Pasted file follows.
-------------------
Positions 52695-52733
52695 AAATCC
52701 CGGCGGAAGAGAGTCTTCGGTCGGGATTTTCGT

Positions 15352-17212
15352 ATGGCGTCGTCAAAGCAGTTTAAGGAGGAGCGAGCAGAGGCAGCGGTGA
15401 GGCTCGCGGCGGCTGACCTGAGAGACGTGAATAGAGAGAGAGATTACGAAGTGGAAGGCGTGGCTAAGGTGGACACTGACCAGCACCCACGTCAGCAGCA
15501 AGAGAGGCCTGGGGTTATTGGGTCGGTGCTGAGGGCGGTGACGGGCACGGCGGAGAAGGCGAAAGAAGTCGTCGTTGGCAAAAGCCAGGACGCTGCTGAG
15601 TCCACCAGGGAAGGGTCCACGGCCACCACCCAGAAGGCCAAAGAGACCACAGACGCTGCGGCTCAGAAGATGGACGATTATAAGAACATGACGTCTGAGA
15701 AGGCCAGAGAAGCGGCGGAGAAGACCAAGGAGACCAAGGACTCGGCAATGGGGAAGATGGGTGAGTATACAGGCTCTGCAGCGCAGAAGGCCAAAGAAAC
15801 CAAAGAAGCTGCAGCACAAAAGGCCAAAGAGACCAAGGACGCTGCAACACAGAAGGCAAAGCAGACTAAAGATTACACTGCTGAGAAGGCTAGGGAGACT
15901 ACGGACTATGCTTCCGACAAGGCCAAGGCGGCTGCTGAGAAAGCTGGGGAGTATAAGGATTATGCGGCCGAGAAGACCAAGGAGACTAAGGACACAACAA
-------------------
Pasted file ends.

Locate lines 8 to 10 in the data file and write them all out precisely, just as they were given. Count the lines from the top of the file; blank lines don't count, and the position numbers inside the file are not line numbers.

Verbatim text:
15601 TCCACCAGGGAAGGGTCCACGGCCACCACCCAGAAGGCCAAAGAGACCACAGACGCTGCGGCTCAGAAGATGGACGATTATAAGAACATGACGTCTGAGA
15701 AGGCCAGAGAAGCGGCGGAGAAGACCAAGGAGACCAAGGACTCGGCAATGGGGAAGATGGGTGAGTATACAGGCTCTGCAGCGCAGAAGGCCAAAGAAAC
15801 CAAAGAAGCTGCAGCACAAAAGGCCAAAGAGACCAAGGACGCTGCAACACAGAAGGCAAAGCAGACTAAAGATTACACTGCTGAGAAGGCTAGGGAGACT